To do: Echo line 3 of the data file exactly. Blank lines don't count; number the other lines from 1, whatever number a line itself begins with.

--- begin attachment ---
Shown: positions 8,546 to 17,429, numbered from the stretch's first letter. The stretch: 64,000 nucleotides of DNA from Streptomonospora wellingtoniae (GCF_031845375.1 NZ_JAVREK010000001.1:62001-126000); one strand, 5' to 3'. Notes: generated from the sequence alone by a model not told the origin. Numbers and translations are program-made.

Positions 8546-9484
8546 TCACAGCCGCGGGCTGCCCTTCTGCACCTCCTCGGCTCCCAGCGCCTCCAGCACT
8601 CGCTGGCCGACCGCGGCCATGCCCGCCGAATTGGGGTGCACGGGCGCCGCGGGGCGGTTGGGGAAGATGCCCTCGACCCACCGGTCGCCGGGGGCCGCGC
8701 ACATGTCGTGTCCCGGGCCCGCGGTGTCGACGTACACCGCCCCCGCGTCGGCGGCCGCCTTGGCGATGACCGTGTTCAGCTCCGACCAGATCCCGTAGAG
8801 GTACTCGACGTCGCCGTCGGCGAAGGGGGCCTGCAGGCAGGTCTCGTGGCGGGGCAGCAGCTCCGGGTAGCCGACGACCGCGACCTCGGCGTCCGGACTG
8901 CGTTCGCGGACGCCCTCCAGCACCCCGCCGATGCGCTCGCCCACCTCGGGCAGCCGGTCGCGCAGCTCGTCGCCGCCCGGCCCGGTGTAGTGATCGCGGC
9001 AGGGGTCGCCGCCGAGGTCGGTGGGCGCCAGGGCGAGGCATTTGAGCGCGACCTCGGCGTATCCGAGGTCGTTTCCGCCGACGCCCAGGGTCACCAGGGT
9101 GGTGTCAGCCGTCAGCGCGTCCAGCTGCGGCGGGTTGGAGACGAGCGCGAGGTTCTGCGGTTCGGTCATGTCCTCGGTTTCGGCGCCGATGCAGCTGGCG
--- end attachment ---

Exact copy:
8546 TCACAGCCGCGGGCTGCCCTTCTGCACCTCCTCGGCTCCCAGCGCCTCCAGCACT